‘Munchausen syndrome’: a forgotten diagnosis in the spine.
Eur Spine J. 2015 Oct 28;
Authors: Padhye KP, David KS, Dholakia SY, Mathew V, Murugan Y
PURPOSE: To present the case of a patient with Munchausen’s syndrome who underwent multiple surgeries in the spine before the diagnosis was made and, therefore, to highlight the importance of this obscure condition that can result in unnecessary surgical treatment.
METHODS: A 44-year-old businesswoman presented with multiple episodes of low back pain and weakness in both lower limbs over past 11 years. Past history consisted of multiple hospitalizations, and three surgeries on her lumbar spine at different hospitals, with dramatic improvement in symptoms being reported each time after surgery. Clinical examination showed inconsistent and nonspecific neurological findings. Imaging studies like X-rays, magnetic resonance imaging, and all neurophysiological studies were within normal limits.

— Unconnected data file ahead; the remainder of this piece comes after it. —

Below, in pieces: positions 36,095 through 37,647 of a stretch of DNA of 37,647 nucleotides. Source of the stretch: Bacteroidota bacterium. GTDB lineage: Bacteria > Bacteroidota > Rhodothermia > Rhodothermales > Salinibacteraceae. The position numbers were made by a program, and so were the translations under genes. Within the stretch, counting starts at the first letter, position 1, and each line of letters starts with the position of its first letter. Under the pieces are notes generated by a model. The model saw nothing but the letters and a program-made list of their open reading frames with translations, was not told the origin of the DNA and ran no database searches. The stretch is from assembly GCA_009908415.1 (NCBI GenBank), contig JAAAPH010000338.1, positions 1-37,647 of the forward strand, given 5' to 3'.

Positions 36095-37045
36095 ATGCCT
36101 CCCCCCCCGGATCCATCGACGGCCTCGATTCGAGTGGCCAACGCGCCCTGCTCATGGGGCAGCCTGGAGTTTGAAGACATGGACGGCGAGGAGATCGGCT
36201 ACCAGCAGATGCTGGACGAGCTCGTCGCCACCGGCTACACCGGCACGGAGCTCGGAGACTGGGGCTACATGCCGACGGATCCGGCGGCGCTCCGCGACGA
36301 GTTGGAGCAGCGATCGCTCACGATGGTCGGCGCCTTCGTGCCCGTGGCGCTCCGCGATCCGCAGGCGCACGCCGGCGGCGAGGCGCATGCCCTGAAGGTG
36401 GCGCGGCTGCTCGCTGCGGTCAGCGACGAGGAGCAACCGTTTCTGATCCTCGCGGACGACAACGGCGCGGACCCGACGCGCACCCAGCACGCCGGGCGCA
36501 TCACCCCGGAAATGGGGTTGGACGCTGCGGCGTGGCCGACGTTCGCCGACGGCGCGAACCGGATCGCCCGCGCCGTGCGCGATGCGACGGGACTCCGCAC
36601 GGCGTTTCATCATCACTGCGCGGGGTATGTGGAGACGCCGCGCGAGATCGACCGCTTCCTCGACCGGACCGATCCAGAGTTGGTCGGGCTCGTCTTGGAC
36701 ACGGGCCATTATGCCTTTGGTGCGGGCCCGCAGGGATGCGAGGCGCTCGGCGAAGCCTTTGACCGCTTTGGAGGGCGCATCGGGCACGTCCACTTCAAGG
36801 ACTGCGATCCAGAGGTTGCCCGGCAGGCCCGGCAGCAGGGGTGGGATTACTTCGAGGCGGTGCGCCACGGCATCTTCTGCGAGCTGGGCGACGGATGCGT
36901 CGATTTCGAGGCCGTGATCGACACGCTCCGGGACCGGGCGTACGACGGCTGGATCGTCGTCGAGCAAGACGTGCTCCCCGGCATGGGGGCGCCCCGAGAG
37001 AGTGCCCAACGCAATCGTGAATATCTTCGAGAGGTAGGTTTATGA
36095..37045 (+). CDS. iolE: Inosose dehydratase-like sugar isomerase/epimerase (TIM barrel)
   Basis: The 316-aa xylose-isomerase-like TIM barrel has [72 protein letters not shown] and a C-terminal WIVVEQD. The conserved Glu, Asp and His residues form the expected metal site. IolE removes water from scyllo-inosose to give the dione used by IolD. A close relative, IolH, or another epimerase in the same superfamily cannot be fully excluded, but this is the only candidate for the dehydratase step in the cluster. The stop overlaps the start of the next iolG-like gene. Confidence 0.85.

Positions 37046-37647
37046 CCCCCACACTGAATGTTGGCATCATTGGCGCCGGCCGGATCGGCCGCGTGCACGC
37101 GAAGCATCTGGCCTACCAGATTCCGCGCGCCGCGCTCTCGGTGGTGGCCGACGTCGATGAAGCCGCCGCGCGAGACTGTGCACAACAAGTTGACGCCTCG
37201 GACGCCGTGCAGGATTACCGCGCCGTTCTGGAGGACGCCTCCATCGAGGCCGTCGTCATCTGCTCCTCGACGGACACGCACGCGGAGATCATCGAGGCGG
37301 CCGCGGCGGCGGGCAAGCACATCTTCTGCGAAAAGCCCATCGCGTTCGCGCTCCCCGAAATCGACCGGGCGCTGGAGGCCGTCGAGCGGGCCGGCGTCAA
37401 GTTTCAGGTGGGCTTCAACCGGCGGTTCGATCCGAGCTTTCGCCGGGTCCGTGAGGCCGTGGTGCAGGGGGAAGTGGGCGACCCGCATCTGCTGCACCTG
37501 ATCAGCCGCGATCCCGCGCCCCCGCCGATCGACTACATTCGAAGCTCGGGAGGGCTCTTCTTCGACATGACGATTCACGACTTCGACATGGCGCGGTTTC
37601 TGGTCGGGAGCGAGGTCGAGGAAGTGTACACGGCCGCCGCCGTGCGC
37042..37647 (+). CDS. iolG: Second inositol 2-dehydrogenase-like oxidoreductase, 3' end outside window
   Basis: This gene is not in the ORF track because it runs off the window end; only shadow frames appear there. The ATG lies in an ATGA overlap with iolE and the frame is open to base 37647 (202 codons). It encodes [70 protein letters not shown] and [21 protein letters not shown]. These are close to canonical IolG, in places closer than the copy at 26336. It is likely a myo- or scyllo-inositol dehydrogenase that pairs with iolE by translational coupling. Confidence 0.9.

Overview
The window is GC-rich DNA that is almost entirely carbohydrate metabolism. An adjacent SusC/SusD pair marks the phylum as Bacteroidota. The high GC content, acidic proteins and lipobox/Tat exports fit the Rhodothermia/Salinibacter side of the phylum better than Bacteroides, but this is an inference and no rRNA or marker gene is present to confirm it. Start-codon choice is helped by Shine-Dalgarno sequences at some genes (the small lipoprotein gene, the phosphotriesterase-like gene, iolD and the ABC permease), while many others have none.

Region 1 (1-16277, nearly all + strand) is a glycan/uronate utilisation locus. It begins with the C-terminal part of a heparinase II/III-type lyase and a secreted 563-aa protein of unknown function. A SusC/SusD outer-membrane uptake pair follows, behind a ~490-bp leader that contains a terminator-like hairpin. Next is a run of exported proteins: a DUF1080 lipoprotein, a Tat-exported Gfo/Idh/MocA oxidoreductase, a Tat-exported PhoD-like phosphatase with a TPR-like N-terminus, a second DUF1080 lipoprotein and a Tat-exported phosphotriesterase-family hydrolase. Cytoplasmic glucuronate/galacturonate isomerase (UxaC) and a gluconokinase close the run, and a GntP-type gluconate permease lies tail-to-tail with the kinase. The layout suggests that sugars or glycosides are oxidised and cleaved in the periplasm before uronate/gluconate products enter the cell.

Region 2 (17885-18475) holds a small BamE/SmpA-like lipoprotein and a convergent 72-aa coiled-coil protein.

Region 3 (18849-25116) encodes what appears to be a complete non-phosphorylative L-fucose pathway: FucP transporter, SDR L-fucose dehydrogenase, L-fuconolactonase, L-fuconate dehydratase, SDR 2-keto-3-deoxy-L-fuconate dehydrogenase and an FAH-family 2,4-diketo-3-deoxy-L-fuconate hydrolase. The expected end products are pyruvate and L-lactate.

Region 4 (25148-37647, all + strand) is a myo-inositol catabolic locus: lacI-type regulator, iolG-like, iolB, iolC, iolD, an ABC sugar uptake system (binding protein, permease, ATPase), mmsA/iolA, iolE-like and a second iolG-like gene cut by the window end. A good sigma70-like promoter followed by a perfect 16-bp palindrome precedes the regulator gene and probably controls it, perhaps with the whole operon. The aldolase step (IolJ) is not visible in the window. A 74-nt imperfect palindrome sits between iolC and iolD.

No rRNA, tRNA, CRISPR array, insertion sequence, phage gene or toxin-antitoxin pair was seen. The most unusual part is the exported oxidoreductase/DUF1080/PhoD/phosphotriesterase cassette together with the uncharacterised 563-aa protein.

RESULTS: Multi-disciplinary evaluation by a team of orthopedicians, neurologist and psychiatrist and rehabilitation specialists diagnosed it as ‘Munchausen syndrome’. Only one report of this fictitious disease in spine was found in review of literature (Association AP, Diagnostic and statistical manual of mental disorders: DSM-IV-TR(®), 2003).
CONCLUSIONS: A history of multiple surgical interventions at multiple hospitals, often followed by dramatic improvement and then relapse, should trigger a suspicion of Munchausen syndrome, particularly in the scenario of normal imaging studies. Diagnosing this rare condition in spine is key to avoid unnecessary surgery.
PMID: 26510423 [PubMed – as supplied by publisher]